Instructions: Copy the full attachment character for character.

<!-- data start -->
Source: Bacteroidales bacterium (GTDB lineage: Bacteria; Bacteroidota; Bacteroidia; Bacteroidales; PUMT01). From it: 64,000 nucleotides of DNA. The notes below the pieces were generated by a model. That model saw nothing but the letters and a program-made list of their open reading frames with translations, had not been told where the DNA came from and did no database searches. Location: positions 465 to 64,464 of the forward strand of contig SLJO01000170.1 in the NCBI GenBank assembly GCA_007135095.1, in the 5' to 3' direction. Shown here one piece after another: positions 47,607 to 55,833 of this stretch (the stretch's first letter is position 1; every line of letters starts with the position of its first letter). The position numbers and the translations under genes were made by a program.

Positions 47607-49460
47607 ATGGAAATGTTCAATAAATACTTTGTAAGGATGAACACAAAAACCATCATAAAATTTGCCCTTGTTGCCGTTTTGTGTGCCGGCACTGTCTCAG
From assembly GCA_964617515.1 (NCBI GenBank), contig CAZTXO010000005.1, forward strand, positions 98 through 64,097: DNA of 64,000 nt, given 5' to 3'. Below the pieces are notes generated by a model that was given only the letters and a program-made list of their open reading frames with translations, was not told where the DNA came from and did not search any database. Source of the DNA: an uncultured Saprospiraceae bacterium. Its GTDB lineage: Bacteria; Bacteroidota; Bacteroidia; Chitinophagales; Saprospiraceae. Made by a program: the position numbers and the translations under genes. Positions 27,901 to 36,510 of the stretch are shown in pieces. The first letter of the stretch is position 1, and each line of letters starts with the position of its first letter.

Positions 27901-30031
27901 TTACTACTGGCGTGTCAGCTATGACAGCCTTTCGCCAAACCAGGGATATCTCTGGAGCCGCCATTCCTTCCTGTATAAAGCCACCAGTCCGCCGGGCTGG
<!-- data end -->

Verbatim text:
Source: Bacteroidales bacterium (GTDB lineage: Bacteria; Bacteroidota; Bacteroidia; Bacteroidales; PUMT01). From it: 64,000 nucleotides of DNA. The notes below the pieces were generated by a model. That model saw nothing but the letters and a program-made list of their open reading frames with translations, had not been told where the DNA came from and did no database searches. Location: positions 465 to 64,464 of the forward strand of contig SLJO01000170.1 in the NCBI GenBank assembly GCA_007135095.1, in the 5' to 3' direction. Shown here one piece after another: positions 47,607 to 55,833 of this stretch (the stretch's first letter is position 1; every line of letters starts with the position of its first letter). The position numbers and the translations under genes were made by a program.

Positions 47607-49460
47607 ATGGAAATGTTCAATAAATACTTTGTAAGGATGAACACAAAAACCATCATAAAATTTGCCCTTGTTGCCGTTTTGTGTGCCGGCACTGTCTCAG
From assembly GCA_964617515.1 (NCBI GenBank), contig CAZTXO010000005.1, forward strand, positions 98 through 64,097: DNA of 64,000 nt, given 5' to 3'. Below the pieces are notes generated by a model that was given only the letters and a program-made list of their open reading frames with translations, was not told where the DNA came from and did not search any database. Source of the DNA: an uncultured Saprospiraceae bacterium. Its GTDB lineage: Bacteria; Bacteroidota; Bacteroidia; Chitinophagales; Saprospiraceae. Made by a program: the position numbers and the translations under genes. Positions 27,901 to 36,510 of the stretch are shown in pieces. The first letter of the stretch is position 1, and each line of letters starts with the position of its first letter.

Positions 27901-30031
27901 TTACTACTGGCGTGTCAGCTATGACAGCCTTTCGCCAAACCAGGGATATCTCTGGAGCCGCCATTCCTTCCTGTATAAAGCCACCAGTCCGCCGGGCTGG